Josh Bernin had a day to remember recently when he earned his master’s degree in May from University of Wisconsin-Stout.
Then, he had another special moment two months later, in early August, when he took second in a statewide research, ideas and innovation competition and took another step forward in his education journey.
Bernin competed in the WiSys Quick Pitch state finals held at UW-La Crosse. Given his inexperience with public speaking and having to go in front of other competitors, UW System officials and more, he was delighted with the results and the learning experience.
“It was one of my first times speaking in front of 100 people, and my heart was racing. The people and other competitors at the event were awesome, providing support to help calm my nerves. It was an awesome experience, and I would do it again,” Bernin said.
The competition brought together the winners from Quick Pitch events at UW System campuses. They had three minutes to impress the judges. Bernin, who graduated May 7 with a master’s in food science and technology, presented “Developing Protein Rich Higher Fiber and Antioxidant Cranberry Pomace Infused Soy Flour and Rice Flour Blend Extruded Fried Snack.”
“My reaction to placing second was disbelief. I knew that I had polished my speech and did my homework. However, the other competitors were very strong speakers, and I feel like all competitors were within a couple points of each other. After I got over the disbelief, I felt proud,” said Bernin, of White Bear Lake, Minn.
Competitors were judged on the effectiveness of their research pitch and its potential value to society.
“The research I worked on was how to add cranberry pomace to an extruded snack and see how the cranberry pomace influenced physical, nutritional and sensory aspects of the snack,” he said.
Bernin doesn’t plan to pursue his idea as a business. However, he is continuing his food science and technology studies and research this fall as a Ph.D. student at Washington State University in Pullman, Wash.
He worked as a research assistant in the Food Process Engineering Research Lab at UW-Stout under Assistant Professor Pranabendu Mitra, who also was his program director and thesis adviser. Mitra received research funding through UW-Stout’s Evelyn Van Donk Steenbock Endowed Chair and a WiSys Spark grant.
“His research has a great importance for the sustainability of the cranberry juice processing industry and soy processing industry,” Mitra said.
The spark for Bernin’s research came while working on a related cranberry extrudates project under Mitra. “He did a wonderful job by doing proper research design, conducting research and analyzing data,” Mitra said.
UW-Stout Chancellor Katherine Frank moderated the state finals, and UW-Stout’s Office of Research and Sponsored Programs was a partner with WiSys in supporting Quick Pitch.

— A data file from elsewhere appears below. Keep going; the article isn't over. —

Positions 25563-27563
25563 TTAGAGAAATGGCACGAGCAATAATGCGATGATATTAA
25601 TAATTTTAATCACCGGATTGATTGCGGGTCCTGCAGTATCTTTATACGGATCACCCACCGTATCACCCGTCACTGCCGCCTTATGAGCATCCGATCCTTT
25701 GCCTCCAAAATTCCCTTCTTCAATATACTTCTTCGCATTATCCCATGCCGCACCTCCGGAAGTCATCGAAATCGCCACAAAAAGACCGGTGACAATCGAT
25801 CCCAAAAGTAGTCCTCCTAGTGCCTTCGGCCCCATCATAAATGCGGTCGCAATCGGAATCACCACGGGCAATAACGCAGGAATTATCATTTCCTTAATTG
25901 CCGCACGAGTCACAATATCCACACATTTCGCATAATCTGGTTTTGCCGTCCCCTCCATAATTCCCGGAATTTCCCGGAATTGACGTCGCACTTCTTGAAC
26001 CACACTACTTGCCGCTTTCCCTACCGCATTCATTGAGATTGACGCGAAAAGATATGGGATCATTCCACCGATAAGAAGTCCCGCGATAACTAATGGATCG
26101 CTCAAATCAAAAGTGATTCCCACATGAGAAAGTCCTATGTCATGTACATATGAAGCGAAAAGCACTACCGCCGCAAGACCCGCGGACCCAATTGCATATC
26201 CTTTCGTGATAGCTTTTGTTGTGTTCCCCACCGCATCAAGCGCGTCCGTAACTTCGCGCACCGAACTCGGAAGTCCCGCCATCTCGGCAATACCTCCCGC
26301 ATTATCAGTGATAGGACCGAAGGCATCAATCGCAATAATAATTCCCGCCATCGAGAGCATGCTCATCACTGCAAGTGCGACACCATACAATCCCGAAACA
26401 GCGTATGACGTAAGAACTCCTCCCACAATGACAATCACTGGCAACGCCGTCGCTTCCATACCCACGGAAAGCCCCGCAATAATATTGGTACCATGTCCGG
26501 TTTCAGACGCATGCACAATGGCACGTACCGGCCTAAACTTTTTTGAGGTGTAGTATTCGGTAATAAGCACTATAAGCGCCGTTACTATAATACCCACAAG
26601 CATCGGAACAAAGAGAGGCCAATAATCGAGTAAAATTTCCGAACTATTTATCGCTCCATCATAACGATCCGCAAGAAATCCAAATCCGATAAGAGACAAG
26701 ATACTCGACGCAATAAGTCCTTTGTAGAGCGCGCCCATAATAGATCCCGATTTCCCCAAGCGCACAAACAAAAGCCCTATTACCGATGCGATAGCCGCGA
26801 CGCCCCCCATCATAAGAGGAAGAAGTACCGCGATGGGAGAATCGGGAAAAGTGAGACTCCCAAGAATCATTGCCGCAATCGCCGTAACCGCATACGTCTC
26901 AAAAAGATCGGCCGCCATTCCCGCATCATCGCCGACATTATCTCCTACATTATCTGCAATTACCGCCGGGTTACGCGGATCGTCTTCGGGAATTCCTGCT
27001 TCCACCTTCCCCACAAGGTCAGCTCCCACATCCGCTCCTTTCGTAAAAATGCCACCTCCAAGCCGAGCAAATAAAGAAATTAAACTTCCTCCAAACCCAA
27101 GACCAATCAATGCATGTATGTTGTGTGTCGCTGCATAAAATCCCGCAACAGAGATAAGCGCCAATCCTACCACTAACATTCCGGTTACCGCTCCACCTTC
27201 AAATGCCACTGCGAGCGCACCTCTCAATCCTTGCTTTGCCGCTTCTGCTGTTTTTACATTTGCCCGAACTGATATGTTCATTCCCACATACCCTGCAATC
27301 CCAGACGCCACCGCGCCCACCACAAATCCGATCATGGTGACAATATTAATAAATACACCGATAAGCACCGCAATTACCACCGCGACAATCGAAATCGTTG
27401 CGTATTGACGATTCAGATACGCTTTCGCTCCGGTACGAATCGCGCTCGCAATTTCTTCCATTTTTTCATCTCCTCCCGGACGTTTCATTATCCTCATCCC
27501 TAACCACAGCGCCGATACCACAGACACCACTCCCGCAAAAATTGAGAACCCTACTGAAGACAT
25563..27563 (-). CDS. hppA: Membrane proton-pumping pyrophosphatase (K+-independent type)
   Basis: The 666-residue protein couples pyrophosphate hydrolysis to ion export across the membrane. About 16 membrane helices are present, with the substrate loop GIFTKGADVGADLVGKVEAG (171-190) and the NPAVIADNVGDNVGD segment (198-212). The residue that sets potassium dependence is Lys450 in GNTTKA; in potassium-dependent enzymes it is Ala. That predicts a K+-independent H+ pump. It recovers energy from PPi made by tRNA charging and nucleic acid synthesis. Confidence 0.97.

“It’s a wonderful way for students to showcase their creative and innovative spirit by presenting their research findings and/or original ideas,” said Anne Hoeltke, ORSP director. “UW-Stout supports this competition to encourage innovative and entrepreneurial thinking and empowers students to consider the impact of their research or innovative ideas and how this could ultimately benefit or impact the local economy.
“Having Josh take second place at the state level competition demonstrates the creativity, innovation and support that our students are receiving at Stout,” she added.
Bernin credited Mitra, communications professors Becky DeGreeff and Amanda Brown and ORSP Research Program Coordinator Chela Cea with helping him prepare for the state finals. The event took place as part of the WiSys Spark Symposium in early August.
WiSys is an independent, nonprofit organization that serves as the technology transfer office for the UW System, supporting the creation and transfer of innovation from the UW System to the marketplace.
UW-Stout Quick Pitch, poster showcase
To advance to the state final, Bernin won the UW-Stout Quick Pitch competition on May 3 against seven other students, part of Research Day on campus. He also was the People’s Choice award winner.
The judges were Frank, Associate Dean Kevin Drzakowski and Hoeltke.
The UW-Stout runner-up was William Kunkel, of Jim Falls, who graduated in May in mechanical engineering. His presentation was “High Performance Computing Policies in Undergraduate Education.”
The UW-La Crosse event included the Student Research Poster and Innovation Showcase. Two UW-Stout students, also supported by ORSP, presented:
- Areeba Ali, of Lahore, Pakistan, M.S. food science and technology, “Beet Powder Fortified Muffins”; event faculty adviser, Mitra.
- Heidi Erickson, of Grantsburg, doctorate in career and technical education, “Preparing Young Adults Through Multiskilling to Meet Industry 4.0 Needs and Beyond”; event faculty adviser, Urs Haltinner.
The Spark Symposium annually highlights research, innovation and entrepreneurship across the UW System, including faculty, staff, students and alumni.